Parental Leave and Child Health

  title={Parental Leave and Child Health},
  author={Christopher J Ruhm},
  booktitle={Journal of health economics},
  • C. Ruhm
  • Published in Journal of health economics 1 May 1998
  • Medicine, Psychology

Parental Leave and Child Health Across OECD Countries

The effects of other social policies related to families and young children, such as public expenditures on family cash benefits, family allowances, and family services per child, on child health outcomes are explored.

Paid Parental Leave and Child Health in Australia

It is implied that the provision of paid parental leave for short periods is unlikely to substantially improve child health on average, but may potentially benefit the health of more disadvantaged children.

Did California Paid Family Leave Impact Infant Health?

  • A. PihlG. Basso
  • Economics
    Journal of policy analysis and management : [the journal of the Association for Public Policy Analysis and Management]
  • 2019
This paper investigates the effects of paid parental leave policies on infant health by exploiting the introduction of California Paid Family Leave, the first program in the U.S. that specifically provides working parents with paid time off for bonding with a newborn.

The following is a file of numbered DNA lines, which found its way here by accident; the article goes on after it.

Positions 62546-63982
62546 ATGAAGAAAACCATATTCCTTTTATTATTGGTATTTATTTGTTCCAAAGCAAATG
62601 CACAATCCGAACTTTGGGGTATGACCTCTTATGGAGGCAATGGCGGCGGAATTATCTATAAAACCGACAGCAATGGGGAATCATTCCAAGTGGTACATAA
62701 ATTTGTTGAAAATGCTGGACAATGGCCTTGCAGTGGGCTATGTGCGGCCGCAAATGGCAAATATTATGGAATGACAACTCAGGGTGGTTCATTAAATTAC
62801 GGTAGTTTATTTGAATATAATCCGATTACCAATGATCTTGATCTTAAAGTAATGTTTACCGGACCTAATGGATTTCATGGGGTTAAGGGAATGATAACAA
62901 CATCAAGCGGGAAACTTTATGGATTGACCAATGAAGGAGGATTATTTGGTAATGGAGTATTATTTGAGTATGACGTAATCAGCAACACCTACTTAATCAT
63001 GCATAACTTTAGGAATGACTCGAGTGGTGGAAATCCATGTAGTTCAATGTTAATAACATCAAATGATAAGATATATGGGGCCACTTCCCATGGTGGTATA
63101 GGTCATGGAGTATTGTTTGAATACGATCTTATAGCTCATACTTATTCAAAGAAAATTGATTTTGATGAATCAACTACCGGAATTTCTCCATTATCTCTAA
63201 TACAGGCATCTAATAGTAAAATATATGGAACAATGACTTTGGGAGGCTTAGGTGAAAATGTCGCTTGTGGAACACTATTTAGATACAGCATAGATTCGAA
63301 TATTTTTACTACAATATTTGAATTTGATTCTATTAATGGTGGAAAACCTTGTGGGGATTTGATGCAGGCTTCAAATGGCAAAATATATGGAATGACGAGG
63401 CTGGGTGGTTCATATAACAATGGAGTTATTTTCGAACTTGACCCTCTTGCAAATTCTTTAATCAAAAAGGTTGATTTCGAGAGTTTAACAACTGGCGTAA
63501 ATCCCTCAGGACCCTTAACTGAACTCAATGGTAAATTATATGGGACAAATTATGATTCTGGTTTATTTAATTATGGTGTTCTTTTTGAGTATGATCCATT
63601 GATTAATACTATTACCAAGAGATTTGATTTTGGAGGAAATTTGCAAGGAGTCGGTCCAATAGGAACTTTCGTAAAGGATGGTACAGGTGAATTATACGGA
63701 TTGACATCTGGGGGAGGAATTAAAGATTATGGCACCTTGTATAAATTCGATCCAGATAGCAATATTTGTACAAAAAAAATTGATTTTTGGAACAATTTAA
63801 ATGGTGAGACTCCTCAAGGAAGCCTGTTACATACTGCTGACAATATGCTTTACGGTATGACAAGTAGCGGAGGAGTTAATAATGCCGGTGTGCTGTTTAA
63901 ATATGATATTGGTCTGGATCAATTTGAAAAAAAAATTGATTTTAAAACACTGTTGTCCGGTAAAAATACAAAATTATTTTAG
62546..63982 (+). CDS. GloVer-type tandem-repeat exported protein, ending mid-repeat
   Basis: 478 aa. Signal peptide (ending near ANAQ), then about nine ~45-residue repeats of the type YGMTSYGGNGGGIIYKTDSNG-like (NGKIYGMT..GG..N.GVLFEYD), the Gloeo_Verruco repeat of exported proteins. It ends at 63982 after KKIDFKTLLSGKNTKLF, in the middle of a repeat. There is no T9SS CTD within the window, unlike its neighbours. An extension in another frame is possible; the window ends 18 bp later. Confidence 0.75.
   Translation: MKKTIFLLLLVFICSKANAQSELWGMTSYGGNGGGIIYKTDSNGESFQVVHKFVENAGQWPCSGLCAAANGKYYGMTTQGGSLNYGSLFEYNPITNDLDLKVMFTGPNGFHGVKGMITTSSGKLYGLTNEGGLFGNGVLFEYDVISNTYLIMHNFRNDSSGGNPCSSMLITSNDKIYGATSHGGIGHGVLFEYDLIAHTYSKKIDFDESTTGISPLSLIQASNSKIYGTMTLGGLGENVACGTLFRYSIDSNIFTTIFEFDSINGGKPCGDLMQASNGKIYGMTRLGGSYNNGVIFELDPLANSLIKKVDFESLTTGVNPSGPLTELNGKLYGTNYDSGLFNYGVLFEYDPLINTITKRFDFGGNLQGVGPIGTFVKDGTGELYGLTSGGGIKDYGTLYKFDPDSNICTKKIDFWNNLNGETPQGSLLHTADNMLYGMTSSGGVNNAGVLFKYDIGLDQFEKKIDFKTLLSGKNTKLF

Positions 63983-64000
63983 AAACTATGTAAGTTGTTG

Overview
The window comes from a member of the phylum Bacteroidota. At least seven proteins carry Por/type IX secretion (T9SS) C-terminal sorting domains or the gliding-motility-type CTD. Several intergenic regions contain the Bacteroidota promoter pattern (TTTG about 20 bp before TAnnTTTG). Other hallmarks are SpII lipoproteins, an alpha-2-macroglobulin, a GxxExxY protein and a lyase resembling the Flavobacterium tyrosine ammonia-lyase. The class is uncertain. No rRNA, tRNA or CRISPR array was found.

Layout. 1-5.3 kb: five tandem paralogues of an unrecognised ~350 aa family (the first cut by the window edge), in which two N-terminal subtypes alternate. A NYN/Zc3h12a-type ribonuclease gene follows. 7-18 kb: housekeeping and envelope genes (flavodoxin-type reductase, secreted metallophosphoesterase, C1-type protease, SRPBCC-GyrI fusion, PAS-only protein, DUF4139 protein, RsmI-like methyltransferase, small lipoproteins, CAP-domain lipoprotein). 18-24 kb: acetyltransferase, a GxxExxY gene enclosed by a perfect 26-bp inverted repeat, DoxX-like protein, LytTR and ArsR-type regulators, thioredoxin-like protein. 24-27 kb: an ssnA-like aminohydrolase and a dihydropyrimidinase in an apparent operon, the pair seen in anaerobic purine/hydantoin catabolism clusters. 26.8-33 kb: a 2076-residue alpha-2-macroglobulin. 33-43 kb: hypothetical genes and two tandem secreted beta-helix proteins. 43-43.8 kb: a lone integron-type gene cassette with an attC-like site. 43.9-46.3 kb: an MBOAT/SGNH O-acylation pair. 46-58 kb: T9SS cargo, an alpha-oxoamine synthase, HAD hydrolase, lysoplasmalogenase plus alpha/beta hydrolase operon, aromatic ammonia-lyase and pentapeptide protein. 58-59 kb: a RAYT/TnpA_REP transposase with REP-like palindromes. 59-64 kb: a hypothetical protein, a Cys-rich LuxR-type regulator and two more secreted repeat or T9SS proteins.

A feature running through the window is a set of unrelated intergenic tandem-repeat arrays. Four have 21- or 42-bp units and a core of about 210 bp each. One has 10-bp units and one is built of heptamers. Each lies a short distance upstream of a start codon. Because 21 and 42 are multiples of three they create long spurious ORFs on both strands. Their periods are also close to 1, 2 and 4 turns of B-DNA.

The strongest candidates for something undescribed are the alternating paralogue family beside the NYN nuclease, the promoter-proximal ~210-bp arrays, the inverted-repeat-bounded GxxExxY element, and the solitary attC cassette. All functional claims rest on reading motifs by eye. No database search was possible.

The Effect of Paid Parental Leave on Child Health in Australia

It is shown that paid parental leave entitlements reduce the probability of a child having multiple ongoing health conditions, but do not significantly affect any single condition.

The Effects of Parental Employment and Parental Leave on Child Health and Development

Although the effects of family leave policies on labour market outcomes has received some attention, much less is known about the relationship between leave entitlements and child health.

Parental Leave Policies and Child Development: A Review of Empirical Findings

Parental leave policies are a major policy tool used across OECD countries to support families before and after child birth. There are large differences across countries in the amount and the

Does maternity leave affect child health? Evidence form Parental Leave in Australia survey

The results show that mothers who take maternity leave are more likely to breastfeed their children and also that longer-term maternity leave is associated with an increase in the duration of breastfeeding, and the effects of PPL on these conditions is ambiguous.

Population Health and Paid Parental Leave: What the United States Can Learn from Two Decades of Research

This document is intended as a critical review of the present evidence for the association between paid parental leave and population health.

The Effect of Paid Family Leave on Infant and Parental Health in the United States.

  • L. Bullinger
  • Psychology, Medicine
    Journal of health economics
  • 2019



The Economic Consequences of Parental Leave Mandates: Lessons from Europe

This study investigates the economic consequences of rights to paid parental leave in nine European countries over the 1969 through 1993 period. Since women use virtually all parental leave in most